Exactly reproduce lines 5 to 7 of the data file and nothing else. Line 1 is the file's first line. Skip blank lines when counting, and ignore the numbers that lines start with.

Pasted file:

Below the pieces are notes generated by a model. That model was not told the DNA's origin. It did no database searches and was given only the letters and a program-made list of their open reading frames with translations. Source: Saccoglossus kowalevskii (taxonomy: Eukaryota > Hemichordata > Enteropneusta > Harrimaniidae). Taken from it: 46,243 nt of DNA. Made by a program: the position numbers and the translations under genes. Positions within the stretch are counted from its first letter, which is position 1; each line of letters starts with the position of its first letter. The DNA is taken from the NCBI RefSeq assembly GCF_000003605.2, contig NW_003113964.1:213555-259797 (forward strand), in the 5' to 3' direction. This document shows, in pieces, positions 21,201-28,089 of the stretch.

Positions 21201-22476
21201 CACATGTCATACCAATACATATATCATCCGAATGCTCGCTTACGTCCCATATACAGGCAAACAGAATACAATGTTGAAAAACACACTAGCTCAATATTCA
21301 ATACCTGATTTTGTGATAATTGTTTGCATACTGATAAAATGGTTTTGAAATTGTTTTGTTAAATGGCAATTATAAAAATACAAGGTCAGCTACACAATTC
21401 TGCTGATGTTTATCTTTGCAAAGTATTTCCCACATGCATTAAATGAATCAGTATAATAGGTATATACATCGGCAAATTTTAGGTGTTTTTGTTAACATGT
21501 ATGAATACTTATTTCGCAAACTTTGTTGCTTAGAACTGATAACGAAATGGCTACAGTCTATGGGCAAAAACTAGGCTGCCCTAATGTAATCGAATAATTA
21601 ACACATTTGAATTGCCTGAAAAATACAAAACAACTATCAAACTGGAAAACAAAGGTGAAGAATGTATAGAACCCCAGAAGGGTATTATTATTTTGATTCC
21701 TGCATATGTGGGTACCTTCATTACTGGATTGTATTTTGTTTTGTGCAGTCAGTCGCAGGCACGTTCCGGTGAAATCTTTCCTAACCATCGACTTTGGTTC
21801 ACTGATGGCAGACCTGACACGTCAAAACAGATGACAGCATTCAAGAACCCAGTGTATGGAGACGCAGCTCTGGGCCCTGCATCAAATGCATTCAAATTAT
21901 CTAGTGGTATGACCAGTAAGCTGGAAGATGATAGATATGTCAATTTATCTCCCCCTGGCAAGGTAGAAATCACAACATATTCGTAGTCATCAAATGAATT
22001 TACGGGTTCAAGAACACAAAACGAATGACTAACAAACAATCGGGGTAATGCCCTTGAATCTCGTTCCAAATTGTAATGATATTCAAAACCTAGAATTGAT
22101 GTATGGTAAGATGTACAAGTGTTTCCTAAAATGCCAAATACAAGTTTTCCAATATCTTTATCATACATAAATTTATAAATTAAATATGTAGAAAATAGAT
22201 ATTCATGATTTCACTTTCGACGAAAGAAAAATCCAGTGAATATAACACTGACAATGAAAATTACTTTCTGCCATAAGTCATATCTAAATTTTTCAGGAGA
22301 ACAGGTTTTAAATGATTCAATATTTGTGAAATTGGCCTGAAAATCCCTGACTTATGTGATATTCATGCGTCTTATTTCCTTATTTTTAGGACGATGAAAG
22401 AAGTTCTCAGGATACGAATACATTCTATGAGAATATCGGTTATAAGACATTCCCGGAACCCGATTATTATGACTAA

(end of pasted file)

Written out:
21401 TGCTGATGTTTATCTTTGCAAAGTATTTCCCACATGCATTAAATGAATCAGTATAATAGGTATATACATCGGCAAATTTTAGGTGTTTTTGTTAACATGT
21501 ATGAATACTTATTTCGCAAACTTTGTTGCTTAGAACTGATAACGAAATGGCTACAGTCTATGGGCAAAAACTAGGCTGCCCTAATGTAATCGAATAATTA
21601 ACACATTTGAATTGCCTGAAAAATACAAAACAACTATCAAACTGGAAAACAAAGGTGAAGAATGTATAGAACCCCAGAAGGGTATTATTATTTTGATTCC